This is a book I highly recommend. The chapters are short, accessible, and every one of them is thought-provoking. I enjoyed my first reading of it, and as soon as it was over I found myself wanting to go through it again. And I’m sure I will.

“Grammar For a Full Life” is available from Amazon or, even better, an independent bookstore near you.

2 Comments. Leave new

  • LuEllen Huntley
    December 4, 2020 2:02 pm

    Stimulating review. Yay. The last book review I wrote centers on Dryer’s book, so loved it! Calling my independent bookstore today. Sounds like my kind of read. Thank you. LuEllen Huntley

  • I am definitely getting your book it is right up my alley. I started reading a portion of it on Facebook and it reminded me of a story I wrote a few years ago about the way I write.
    What else is inside of you

    Writing vs telling my stories (I have been asked to write this story to share with Wisdom Wednesdays on my journey as a writer.

    I have started writing stories a little over a year ago. I’m up to 170. They are all filed under-Write like you speak, not like you write. This is the way I write my stories. I think of myself more as a story teller and not so much a writer.
    One of my sons called last night and said, “you’ve been on my mind all week Mom.” “How come?” “Well you read me those stories last week and I have been telling anyone who will listen how much I enjoyed them.” “Wow Brett, thank you, that means a lot to me.” “But, I think that you need to read your stories because that is what brings them to life. You have grammar errors in looking at it but when you speak them it doesn’t matter, because that is the way you talk. You have a way of bringing the person right into the story.” Funny, that is the way I feel about them too.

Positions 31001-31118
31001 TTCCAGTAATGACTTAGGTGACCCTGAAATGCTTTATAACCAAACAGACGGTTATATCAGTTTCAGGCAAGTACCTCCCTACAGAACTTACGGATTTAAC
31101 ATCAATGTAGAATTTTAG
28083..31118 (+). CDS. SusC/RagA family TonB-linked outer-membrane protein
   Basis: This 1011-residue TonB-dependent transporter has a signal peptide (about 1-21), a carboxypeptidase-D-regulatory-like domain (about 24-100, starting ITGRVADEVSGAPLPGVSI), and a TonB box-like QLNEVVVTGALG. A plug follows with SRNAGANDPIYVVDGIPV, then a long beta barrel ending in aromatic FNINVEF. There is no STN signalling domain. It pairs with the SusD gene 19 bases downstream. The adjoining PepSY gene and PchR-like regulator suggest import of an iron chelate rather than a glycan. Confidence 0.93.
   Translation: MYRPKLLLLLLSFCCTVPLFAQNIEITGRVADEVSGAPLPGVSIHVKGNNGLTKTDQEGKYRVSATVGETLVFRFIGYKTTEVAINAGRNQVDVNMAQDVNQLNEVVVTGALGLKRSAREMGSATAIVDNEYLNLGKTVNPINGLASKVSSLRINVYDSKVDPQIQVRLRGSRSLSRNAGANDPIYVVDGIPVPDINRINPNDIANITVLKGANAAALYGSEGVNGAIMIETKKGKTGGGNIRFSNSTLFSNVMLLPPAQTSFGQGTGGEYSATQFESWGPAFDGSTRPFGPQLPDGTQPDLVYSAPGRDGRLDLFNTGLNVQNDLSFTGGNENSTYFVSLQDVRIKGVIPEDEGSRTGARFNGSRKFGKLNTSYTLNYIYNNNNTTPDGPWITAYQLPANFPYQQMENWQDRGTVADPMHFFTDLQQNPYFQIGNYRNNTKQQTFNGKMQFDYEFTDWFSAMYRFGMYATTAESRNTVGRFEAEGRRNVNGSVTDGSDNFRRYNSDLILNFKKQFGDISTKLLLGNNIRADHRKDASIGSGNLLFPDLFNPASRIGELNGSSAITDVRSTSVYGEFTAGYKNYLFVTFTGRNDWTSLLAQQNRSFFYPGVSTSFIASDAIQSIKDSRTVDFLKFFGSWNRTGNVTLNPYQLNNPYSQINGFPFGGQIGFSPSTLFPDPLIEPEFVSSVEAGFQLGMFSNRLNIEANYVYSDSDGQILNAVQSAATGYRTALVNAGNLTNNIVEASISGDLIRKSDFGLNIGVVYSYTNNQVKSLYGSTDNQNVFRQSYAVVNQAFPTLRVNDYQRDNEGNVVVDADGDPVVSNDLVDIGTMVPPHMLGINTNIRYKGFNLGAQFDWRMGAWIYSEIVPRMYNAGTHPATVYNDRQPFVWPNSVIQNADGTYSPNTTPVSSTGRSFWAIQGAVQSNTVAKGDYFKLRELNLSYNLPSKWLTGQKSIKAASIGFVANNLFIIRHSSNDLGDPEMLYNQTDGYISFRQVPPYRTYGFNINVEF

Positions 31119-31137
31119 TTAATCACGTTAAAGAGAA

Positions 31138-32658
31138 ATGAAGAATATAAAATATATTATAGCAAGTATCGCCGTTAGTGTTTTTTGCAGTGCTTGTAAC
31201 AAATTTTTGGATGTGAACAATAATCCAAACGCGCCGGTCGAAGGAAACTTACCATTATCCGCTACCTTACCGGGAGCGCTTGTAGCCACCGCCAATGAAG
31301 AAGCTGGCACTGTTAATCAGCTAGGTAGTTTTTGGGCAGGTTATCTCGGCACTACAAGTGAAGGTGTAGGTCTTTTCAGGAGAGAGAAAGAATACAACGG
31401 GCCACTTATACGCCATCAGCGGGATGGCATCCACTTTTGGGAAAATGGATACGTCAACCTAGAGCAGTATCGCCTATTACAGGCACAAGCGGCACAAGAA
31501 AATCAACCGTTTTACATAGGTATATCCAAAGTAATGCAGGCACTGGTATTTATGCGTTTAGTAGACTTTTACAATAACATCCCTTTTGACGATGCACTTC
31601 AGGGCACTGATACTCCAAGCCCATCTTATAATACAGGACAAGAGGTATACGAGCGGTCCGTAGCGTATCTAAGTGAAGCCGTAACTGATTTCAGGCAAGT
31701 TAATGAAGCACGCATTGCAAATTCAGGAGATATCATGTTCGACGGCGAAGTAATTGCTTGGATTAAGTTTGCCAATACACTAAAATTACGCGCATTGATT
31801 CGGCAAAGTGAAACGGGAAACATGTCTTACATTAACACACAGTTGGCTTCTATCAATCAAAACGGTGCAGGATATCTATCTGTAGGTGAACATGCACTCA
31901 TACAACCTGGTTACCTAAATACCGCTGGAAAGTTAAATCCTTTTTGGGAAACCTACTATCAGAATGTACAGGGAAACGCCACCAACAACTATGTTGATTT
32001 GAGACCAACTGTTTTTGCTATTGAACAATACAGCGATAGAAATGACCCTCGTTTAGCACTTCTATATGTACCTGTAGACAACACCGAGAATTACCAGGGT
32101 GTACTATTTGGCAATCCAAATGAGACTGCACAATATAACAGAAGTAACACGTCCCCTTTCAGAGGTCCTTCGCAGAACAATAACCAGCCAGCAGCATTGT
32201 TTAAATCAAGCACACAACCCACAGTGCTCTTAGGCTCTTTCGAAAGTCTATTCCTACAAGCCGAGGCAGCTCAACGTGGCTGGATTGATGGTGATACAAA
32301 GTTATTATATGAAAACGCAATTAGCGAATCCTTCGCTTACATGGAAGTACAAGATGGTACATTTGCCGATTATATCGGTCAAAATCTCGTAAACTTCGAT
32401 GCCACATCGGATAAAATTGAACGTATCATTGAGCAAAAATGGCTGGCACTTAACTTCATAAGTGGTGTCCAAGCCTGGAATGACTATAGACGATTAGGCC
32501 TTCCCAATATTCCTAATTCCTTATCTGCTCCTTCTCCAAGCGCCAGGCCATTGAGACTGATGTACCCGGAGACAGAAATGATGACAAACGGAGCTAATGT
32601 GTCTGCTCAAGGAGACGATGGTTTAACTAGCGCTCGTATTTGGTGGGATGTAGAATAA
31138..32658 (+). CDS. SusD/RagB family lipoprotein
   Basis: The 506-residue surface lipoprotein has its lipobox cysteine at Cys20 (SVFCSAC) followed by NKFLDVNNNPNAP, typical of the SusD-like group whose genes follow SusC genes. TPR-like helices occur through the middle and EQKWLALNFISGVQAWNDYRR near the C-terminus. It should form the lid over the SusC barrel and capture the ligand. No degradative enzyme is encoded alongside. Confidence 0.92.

When I got off the phone (I had been wanting to ask this of my husband anyway) I told Don what Brett had said and then I said “why don’t you ever say anything about my stories? Do you not like them? You never make a comment after I read one.” He said “yes they are very good, but I am too critical. I would be correcting most of them and I said but then you would lose the way the story was meant to be told. He said yes, you tell, great stories.”
    So, I guess I am not a writer. I am a story teller. Now, I have to change my thinking as to what I want to do. Here I am 65 years old and I am still looking for what I want to be when I grow up. But—that is what life should be all about, continually wanting to grow and change. Who knew at this age the creative juices would start flowing and I could possibly, be starting a whole new career.
    Talked to my friend Jean, she is the one who I read all my stories to and she is a songwriter. I told her what Brett and Don had said. She agreed and said I had a wonderful way of telling a story but no they read well also. My forever, friend.
    Today she is sending the final draft of our song to the music arrangers. The arrangement is beautiful and as soon as we are finished with the final touches we will bring the singer into the studio who we have chosen to sing for our demo. It is titled: I’ll give you now, from my story I’ll give you now, what I couldn’t give you then. Our journey as partners, writing songs, begins.
    Jean feels like it’s a hit. I do too. Faith Hill, Trisha Yearwood, who knows. She has said that so many of my stories are songs, so we will have a lot of material to work with.
    Years ago, Jean had gone to a party and they had hired a psychic to read for the guests. She could only ask 1 question of him, so she asked, “am I ever going to be successful with my music?” He said, “yes, but not now. Someday you will meet a woman and you two will have a partnership and yes, you will be very successful. She believes that I am that woman, that she has been waiting for.